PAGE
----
The second approach comprises oxidatively dehydrogenating paraffins to give olefins. For instance, U.S. Pat. Nos. 3,502,739; 3,801,671 and 3,927,138 disclose methods in which Group VIII metals are used as catalysts for preparing diolefins. In addition, a method for preparing monoolefins is disclosed in E.P. No. 0,189,282 (1986). The European Patent comprises oxidatively dehydrogenating ethane, propane or isobutane in the presence of a catalyst comprising an oxide of tin and phosphorus to form ethylene, propylene or isobutene respectively, the oxidative dehydrogenation being performed at a reaction temperature ranging from 200 to 700 C. and a reaction pressure ranging from 1 to 50 bar. However, only the embodiment of the preparation of ethylene from ethane is clearly disclosed in Examples of the specification of the European Patent and the reaction temperature of 550 C. is simply disclosed. High selectivity is achieved only when the reaction is performed at a high pressure. It is commonly believed that a complete oxidation reaction is predominant if the reaction is performed at ordinary pressure as described in J. Chem. Soc., Chem. Commun., 1986, p. 1058.

J. Catal., 1978, 52, p. 116 discloses an oxidative dehydrogenation reaction of ethane with an Mo-V catalyst and reports that the ethylene selectivity is 100% at an ethane conversion of 10% and the ethylene selectivity is 83% at an ethane conversion of 25%. Moreover, it reports that if propane is used as a starting material, the products comprise only acetic acid, acetaldehyde, CO and CO2 and any propylene is not produced.

As has been described above, setting aside the preparation of ethylene, there has not yet been proposed any catalytic system having high selectivity in the production of an olefin such as propylene Or isobutene through an oxidative dehydrogenation reaction of an olefin.

Recently, Japanese Patent Unexamined Publication (hereinafter referred to as "J.P. KOKAI") No. Sho 63-295546 which relates to an ammoxidation reaction of propane discloses an example in which a V-Sb-W/Al system as a catalyst is used and the patent reports that the propylene selectivity of 52.8% was attained at a propane conversion of 18.3%. However, the selectivity is still unsatisfied.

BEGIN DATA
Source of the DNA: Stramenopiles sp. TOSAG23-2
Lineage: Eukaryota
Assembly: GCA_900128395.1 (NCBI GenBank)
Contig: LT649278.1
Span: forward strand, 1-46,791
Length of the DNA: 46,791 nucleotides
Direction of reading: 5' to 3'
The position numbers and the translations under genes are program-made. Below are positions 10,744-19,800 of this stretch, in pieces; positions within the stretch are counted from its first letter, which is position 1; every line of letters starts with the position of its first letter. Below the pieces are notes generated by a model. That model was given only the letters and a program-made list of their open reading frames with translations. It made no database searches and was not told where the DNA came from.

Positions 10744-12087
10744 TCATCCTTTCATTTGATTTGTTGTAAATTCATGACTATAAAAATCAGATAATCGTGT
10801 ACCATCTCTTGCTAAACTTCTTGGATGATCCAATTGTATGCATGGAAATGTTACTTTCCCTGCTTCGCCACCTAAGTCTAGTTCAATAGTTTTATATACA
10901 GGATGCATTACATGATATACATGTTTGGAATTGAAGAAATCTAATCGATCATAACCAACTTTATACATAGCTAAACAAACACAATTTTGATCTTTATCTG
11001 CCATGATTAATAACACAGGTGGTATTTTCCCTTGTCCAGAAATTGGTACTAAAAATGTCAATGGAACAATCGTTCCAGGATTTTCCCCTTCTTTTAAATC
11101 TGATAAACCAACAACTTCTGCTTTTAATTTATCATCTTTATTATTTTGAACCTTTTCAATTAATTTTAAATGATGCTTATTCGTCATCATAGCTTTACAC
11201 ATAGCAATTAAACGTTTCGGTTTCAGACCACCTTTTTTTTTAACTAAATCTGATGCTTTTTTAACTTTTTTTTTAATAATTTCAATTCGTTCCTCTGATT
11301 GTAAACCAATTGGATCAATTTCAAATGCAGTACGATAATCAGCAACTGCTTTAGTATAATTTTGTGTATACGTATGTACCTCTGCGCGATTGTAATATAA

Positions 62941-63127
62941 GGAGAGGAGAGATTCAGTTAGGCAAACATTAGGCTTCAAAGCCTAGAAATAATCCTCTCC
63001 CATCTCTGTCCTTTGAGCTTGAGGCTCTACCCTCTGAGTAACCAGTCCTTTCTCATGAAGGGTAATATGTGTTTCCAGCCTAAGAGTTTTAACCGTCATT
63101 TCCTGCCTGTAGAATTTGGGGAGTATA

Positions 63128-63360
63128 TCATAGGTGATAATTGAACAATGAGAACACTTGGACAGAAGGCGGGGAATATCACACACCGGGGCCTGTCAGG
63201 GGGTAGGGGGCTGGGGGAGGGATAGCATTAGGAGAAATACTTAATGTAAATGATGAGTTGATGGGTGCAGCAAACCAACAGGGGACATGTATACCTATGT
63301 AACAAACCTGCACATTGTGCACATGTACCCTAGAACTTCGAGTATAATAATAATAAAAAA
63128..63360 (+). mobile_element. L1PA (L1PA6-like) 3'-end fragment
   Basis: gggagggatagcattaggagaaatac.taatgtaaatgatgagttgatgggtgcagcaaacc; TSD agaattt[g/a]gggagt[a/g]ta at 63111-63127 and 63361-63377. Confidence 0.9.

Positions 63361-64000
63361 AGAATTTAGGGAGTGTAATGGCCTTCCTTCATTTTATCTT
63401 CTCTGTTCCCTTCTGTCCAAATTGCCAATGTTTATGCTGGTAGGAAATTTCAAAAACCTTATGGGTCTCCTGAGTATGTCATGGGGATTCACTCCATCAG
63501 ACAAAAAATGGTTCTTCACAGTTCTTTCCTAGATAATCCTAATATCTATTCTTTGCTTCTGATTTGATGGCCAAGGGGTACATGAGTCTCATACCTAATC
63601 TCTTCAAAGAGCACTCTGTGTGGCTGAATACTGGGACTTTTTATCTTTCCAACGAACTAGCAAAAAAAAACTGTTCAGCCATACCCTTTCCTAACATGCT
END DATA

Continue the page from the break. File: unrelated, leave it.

In addition, many attempts have been directed to the production of acrylonitrile by ammoxidation of propane noticing the difference in price between propane and propylene. However, a high reaction temperature in the order of 500 C. is required in these methods and the addition of a halogen or sulfur compound is also required for improving the activity and selectivity of catalysts used, which in turn requires the use of devices and materials of high quality. As has been explained above, there has not yet been proposed any industrially acceptable method for preparing acrylonitrile from propane as a starting material irrespective of the difference in price between propane and propylene. The same may be said of the ammoxidation of butanes.

SUMMARY OF THE INVENTION

Accordingly, a first object of the present invention is to provide a method for preparing unsaturated compounds mainly comprising monoolefins in high selectivity through oxidative dehydrogenation of paraffins carried out in the presence of a catalyst having a specific composition.

A second object of the present invention is to provide a method capable of producing unsaturated compounds mainly comprising α, β-unsaturated nitriles and monoolefins through ammoxidation of paraffins performed in the presence of a catalyst having a specific composition.

The inventors of this invention have conducted various studies to achieve the foregoing objects and have completed the present invention.